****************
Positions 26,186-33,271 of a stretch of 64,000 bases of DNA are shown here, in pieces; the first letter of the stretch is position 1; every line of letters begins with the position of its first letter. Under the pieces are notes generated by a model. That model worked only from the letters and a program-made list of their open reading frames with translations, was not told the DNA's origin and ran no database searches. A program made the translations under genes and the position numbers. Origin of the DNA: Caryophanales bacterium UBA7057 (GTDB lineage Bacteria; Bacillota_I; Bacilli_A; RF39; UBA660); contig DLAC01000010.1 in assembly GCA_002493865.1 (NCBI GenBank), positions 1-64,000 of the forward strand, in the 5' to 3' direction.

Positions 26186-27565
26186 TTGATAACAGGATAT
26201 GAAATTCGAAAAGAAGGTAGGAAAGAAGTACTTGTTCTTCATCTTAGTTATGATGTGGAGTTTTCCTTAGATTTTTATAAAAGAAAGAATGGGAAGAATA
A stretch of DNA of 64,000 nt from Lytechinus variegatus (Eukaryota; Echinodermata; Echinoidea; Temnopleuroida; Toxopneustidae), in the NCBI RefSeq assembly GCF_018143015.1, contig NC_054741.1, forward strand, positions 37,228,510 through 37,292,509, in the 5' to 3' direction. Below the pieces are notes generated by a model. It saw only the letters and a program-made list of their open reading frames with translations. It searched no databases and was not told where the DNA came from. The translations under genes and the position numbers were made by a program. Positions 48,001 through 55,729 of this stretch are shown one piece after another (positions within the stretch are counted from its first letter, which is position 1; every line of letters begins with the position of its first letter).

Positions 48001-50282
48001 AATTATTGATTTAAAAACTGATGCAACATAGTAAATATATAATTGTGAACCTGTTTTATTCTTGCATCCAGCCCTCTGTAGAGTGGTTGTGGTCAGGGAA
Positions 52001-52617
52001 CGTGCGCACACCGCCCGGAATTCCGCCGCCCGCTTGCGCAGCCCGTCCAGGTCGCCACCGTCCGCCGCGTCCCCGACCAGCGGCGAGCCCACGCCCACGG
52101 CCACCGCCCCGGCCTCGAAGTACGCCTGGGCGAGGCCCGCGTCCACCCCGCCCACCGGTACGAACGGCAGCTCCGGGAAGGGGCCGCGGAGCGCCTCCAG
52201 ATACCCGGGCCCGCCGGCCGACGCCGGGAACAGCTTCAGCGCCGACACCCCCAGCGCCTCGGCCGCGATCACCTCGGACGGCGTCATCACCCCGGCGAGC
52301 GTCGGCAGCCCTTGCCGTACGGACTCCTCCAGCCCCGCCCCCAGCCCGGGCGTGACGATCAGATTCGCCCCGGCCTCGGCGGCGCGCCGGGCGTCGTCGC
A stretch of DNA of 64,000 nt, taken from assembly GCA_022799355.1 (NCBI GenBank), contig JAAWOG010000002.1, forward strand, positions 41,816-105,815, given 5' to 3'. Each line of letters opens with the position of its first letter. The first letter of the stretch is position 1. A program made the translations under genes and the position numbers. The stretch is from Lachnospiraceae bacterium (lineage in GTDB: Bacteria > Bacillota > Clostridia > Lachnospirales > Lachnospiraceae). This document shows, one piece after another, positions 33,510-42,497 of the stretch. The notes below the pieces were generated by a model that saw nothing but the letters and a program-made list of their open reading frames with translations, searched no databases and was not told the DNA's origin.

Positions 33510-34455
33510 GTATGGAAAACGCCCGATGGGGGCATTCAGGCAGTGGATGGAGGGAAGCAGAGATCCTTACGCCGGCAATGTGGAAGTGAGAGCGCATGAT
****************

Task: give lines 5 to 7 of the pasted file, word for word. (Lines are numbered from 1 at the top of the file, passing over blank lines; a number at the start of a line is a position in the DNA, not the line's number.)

A stretch of DNA of 64,000 nt from Lytechinus variegatus (Eukaryota; Echinodermata; Echinoidea; Temnopleuroida; Toxopneustidae), in the NCBI RefSeq assembly GCF_018143015.1, contig NC_054741.1, forward strand, positions 37,228,510 through 37,292,509, in the 5' to 3' direction. Below the pieces are notes generated by a model. It saw only the letters and a program-made list of their open reading frames with translations. It searched no databases and was not told where the DNA came from. The translations under genes and the position numbers were made by a program. Positions 48,001 through 55,729 of this stretch are shown one piece after another (positions within the stretch are counted from its first letter, which is position 1; every line of letters begins with the position of its first letter).

Positions 48001-50282
48001 AATTATTGATTTAAAAACTGATGCAACATAGTAAATATATAATTGTGAACCTGTTTTATTCTTGCATCCAGCCCTCTGTAGAGTGGTTGTGGTCAGGGAA